Jon Alexander reports:
The medical records of more than 2,300 Glens Falls Hospital patients were stored for more than four months on an unprotected computer server, and the hospital’s investigation into whether the sensitive information was illicitly accessed is ongoing.
The hospital announced Thursday that a forensic audit determined that an outside records contractor, Portal Healthcare Solutions LLC, stored thousands of notes from doctors on an unprotected server between early November and mid-March, according to Glens Falls Hospital spokeswoman Darlene Raynsford.
Read more on PostStar.com. I do not see any notice on the hospital’s web site at the time of this posting.
Part of the hospital’s statement, as reported by the Post-Star, is disputed by the CEO of PORTAL | ASCEND GROUP.
In a statement to PHIprivacy.net, the firm’s CEO, A. K. Jay Jaiswal, acknowledged that through human error, a secure server’s firewall settings left it open to unrestricted access. That problem only existed from March 5 – March 14, however, he says. As soon as Portal was notified of the problem, the problem was corrected, and access logs were provided to the hospital for their forensic experts to examine. Both the hospital and Portal agree that the examination has revealed no access to the files and no downloads. “Not a single document was showing a third party access,” Jaiswal stated in his e-mailed statement to PHIprivacy.net.
The server was a dedicated server and A. K. Jay Jaiswal informs PHIprivacy.net that no other clients experienced similar problems:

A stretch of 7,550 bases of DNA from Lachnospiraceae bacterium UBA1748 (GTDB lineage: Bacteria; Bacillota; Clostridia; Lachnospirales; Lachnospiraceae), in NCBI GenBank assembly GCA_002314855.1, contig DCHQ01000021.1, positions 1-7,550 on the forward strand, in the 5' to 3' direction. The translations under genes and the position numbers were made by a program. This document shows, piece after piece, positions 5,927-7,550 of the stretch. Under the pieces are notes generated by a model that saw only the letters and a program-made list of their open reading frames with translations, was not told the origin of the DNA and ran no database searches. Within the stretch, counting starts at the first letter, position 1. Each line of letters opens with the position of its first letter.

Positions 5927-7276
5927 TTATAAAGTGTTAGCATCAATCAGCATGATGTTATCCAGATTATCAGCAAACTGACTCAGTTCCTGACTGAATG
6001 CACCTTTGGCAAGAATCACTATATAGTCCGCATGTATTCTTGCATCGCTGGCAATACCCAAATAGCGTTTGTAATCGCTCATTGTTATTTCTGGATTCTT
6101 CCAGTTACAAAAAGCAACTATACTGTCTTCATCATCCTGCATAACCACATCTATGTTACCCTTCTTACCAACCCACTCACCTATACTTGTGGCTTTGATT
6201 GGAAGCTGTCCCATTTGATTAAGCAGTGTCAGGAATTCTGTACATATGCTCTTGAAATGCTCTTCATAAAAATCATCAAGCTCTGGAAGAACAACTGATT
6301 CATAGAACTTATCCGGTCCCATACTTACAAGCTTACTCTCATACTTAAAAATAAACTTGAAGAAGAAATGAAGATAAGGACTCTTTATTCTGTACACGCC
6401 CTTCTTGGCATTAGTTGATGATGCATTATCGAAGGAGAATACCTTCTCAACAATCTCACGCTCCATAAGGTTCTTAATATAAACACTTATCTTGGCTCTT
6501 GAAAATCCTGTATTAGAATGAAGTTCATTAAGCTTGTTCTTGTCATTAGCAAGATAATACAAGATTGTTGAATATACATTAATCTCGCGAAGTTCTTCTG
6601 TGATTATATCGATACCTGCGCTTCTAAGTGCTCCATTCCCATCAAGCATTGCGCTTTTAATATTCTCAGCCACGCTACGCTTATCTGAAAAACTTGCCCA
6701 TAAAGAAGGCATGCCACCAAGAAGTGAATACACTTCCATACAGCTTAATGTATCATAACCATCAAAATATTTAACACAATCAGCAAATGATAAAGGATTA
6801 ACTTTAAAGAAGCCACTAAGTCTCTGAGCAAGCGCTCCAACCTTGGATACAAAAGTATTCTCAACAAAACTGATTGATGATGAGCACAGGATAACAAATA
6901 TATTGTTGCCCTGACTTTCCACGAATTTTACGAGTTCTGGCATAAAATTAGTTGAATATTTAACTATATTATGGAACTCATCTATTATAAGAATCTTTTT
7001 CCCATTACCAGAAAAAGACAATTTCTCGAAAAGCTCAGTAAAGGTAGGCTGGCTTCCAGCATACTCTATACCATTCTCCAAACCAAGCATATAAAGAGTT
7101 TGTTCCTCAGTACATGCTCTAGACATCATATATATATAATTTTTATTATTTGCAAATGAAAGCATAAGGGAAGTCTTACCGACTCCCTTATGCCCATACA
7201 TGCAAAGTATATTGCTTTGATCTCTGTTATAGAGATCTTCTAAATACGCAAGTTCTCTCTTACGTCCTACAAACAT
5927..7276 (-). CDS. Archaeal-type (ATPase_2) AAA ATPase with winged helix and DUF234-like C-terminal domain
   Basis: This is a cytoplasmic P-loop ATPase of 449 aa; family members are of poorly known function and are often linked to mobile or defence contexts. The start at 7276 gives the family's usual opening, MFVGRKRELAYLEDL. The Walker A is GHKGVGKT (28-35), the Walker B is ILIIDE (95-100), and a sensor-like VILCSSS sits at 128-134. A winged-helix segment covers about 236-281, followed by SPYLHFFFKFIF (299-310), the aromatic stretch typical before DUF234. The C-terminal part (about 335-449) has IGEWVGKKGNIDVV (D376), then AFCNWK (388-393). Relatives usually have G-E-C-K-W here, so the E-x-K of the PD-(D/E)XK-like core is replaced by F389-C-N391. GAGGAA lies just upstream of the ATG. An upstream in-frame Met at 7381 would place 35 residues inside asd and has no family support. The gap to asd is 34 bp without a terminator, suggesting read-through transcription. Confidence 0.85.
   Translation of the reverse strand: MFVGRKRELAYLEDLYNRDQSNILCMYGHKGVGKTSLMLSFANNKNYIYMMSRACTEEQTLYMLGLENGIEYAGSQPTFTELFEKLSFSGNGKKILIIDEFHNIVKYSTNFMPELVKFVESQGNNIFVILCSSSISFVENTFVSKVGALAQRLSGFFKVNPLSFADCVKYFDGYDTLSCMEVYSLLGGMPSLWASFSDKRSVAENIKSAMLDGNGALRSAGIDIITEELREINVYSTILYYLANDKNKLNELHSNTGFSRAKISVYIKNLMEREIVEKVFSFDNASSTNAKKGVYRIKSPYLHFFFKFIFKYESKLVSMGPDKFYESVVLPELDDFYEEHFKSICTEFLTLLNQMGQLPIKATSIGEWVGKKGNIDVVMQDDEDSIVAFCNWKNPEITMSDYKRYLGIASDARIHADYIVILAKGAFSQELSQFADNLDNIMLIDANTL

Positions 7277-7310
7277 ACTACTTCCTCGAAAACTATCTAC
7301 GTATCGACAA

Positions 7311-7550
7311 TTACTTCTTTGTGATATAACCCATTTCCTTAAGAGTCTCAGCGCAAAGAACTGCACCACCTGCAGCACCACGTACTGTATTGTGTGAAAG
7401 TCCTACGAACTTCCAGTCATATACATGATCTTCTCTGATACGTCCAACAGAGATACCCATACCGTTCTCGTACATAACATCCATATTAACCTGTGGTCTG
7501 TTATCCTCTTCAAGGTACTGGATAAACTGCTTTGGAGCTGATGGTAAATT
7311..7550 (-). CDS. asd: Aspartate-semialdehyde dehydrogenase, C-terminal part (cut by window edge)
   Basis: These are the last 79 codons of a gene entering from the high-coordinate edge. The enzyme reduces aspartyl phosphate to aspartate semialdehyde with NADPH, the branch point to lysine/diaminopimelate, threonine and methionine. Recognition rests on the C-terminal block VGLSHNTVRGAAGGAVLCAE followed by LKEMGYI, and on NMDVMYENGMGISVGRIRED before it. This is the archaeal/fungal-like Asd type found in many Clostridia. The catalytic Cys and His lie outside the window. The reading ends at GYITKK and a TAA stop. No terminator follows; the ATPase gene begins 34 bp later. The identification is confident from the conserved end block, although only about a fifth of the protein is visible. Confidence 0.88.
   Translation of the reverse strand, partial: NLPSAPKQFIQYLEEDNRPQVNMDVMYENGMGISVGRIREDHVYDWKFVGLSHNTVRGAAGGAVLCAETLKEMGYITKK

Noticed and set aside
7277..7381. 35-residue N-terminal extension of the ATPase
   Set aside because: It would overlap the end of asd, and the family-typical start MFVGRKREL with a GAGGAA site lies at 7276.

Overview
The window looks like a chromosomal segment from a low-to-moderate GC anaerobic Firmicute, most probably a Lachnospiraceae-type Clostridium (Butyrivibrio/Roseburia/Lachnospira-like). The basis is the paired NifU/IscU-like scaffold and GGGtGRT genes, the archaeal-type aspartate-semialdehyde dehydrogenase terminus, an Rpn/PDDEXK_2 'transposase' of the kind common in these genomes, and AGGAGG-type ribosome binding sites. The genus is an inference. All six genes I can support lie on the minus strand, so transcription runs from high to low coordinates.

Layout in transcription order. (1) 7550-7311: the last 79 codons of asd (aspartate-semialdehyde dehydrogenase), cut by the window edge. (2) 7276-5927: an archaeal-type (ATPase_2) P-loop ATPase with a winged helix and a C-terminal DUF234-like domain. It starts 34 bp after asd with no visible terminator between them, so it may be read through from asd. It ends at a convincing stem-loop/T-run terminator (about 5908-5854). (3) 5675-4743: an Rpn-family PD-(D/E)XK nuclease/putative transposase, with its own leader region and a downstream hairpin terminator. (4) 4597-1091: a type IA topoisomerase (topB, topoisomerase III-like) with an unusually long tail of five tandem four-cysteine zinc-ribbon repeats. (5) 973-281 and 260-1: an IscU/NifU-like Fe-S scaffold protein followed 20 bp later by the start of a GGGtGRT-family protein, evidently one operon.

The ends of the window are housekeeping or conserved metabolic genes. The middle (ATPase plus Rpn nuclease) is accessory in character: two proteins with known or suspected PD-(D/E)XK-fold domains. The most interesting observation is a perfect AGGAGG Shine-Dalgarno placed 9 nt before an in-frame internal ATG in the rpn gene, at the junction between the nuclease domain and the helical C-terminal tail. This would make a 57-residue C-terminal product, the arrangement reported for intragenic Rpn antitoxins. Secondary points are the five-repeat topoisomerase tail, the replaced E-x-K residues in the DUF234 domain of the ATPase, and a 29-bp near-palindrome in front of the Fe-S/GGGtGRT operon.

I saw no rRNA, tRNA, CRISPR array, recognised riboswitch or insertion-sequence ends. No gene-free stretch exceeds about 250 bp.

“We conducted security and penetration testing of all our data centers on March 14 and 15, 2013 ensuring all information was secured along with all of our systems,” he tells PHIprivacy.net, adding that this is the first incident of its kind Portal has experienced in 17 years.
We regret the incident and loss of client.
Contacted about the discrepancy between the hospital’s statement and Portal’s statement as to the exposure window, a hospital spokesperson stated that because there was an ongoing investigation, they would not be issuing any further statement or comment in response to Portal’s claims about time frame.
So… did Glens Falls really need to disclose this incident and notify patients? Under the old HITECH regulations, given the risk of harm threshold, they could have just kept quiet. And under the new regulations, which had not gone into effect as the time the vulnerability was detected, even though there’s a presumption that a breach is reportable, if their forensic examination showed no access or download, could they have decided to not notify? Is the hospital possibly alarming patients without cause, or are they engaging in admirable transparency and an abundance of caution?